Obviously lots to write about from this game. I think I'll save some for further discussion tomorrow.
Bizarre Whistle of the Game: OK, so I added this feature after the last game, and was immediately a little worried that perhaps it would be difficult to find good candidates every night. As it happens, there was no shortage tonight. Having Violet Palmer out there doesn't hurt.
Second runner up goes to Violet herself for bizarrely and emphatically signaling Spurs possession on a ball fumbled out of bounds by Tiago Splitter with no one else around. Now, sometimes you get crossed up and just point the wrong way, but Violet seemed determined to stand by her call before being overruled by the other officials on the floor.
First runner up goes to the aforementioned lob pass to Blake Griffin. I honestly don't know what the NBA's official stance is on this type of play, and I know that it's come up before this season (it's going to come up a lot, since Blake Griffin is going to be flying through the air a lot and getting fouled a lot). It clearly SHOULD be considered a shooting fool if the spirit of the law is to award free throws when a foul interferes with the opportunity to score a basket. The letter of the law may indicate this is a loose ball foul, because the ball is literally loose. My biggest concern is that it is inconsistent, to the point that I have no idea based on observation how the refs are going to call it from one moment to the next.
The hand's down winner though comes from early in the fourth quarter, and it's an absolute head-scratcher. With Eric Gordon at the line for one shot, Matt Bonner gets tangled up with a Clipper during the box out, and the whistle blows while the ball is bouncing on the rim. The ball falls through, and the officiating crew is suddenly completely lost as to what happens next, as if someone had handed striped shirts and whistles to three random fans as they entered Staples Center for the game. The proper result on a defensive foul off the ball simultaneous to a made shot is a single free throw for the person on whom the foul was committed. After a long discussion, the officials indicated that the foul is on Ryan Gomes of the Clippers and the Spurs take the ball in from out of bounds.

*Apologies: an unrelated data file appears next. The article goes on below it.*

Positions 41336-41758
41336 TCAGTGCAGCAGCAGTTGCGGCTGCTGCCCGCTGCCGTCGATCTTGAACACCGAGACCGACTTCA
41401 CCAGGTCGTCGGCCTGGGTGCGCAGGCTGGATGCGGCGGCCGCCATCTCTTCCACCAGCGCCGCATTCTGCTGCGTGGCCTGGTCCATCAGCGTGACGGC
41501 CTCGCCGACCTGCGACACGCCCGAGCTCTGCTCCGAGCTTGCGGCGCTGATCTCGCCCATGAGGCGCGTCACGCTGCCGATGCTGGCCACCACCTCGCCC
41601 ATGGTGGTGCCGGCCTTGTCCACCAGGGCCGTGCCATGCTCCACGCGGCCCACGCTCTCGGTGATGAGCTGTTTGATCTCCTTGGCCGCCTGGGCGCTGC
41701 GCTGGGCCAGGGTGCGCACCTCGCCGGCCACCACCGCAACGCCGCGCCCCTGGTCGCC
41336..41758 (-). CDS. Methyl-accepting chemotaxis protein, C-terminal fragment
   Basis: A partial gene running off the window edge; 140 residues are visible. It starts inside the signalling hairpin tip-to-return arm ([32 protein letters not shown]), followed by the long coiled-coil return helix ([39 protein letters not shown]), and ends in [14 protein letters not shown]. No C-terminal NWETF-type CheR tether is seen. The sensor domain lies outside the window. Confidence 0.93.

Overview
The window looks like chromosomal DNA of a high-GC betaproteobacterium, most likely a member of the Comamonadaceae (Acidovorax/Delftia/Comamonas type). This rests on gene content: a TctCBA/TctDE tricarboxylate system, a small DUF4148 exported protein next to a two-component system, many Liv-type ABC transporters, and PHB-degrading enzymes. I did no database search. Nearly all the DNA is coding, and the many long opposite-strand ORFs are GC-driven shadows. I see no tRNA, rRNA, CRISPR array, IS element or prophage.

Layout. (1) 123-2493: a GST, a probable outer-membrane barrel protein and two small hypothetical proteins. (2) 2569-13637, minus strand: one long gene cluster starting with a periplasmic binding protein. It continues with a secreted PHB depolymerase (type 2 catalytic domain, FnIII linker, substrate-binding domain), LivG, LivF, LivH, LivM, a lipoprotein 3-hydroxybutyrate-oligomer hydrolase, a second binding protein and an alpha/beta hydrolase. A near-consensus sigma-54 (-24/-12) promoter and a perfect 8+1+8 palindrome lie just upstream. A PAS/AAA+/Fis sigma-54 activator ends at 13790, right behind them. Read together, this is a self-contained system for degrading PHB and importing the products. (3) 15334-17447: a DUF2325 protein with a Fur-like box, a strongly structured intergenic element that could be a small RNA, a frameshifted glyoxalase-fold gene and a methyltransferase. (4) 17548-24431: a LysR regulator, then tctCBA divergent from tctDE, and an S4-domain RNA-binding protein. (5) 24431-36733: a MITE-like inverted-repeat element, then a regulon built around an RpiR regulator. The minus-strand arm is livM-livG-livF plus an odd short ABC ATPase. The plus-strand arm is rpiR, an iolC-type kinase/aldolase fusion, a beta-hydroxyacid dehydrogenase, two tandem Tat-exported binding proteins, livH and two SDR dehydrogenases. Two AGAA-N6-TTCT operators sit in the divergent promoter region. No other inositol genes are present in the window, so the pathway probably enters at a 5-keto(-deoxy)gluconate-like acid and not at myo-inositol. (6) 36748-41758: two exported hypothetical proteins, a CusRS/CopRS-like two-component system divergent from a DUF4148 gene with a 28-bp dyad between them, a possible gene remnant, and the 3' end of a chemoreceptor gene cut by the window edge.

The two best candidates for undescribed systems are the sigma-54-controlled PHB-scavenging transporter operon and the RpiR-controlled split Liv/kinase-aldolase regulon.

There are only just a few, really minor problems with this. Nitpicks really. Trifling matters, hardly worth mentioning, but since we've gone this far, oh, I guess I'll point them out.
1) What the hell took so long? Loose ball foul on the shooting team on a made shot, the shot counts, ball out of bounds to the defending team, done. Not difficult, not unusual, what are we debating?
2) Bonner locks arms with the Clipper on the box out and is clearly holding him. There's some jostling going on, but stuff that's pretty much par for the course on every NBA rebound. Everyone in the building, including Bonner, thinks the foul is on him. It's one thing to delay the game to discuss a call - but please get it right in the end.
3) Ryan Gomes wasn't even in the neighborhood. It was Craig Smith battling with Bonner for position. Gomes happens to have the same uniform number as Bonner, which seemed significant to Smith and MacLean (I had to get this from the closed captions since I had no audio on the play). But Gomes was standing by the three point line not touching anyone on the play.
In the end, I have no idea how this call spun so badly out of control. It was as if the fact that the free throw went in really threw the crew for a loop. Like they were expecting it to roll out, and they knew what they'd do in that case, but when it went in they had second thoughts. "Do we really want to give the Clippers a four point play on the first possession of the fourth quarter? We're not usually here to help the Clippers win." If the foul was on Smith, it's easy - call the foul, ball out of bounds. One just got the impression that they were discussing some way to save face, an impression that is re-inforced by the fact that they ended up assigning the foul to a player who wasn't even in the vicinity. They had completely forgotten what actually happened, and were just looking for a way out.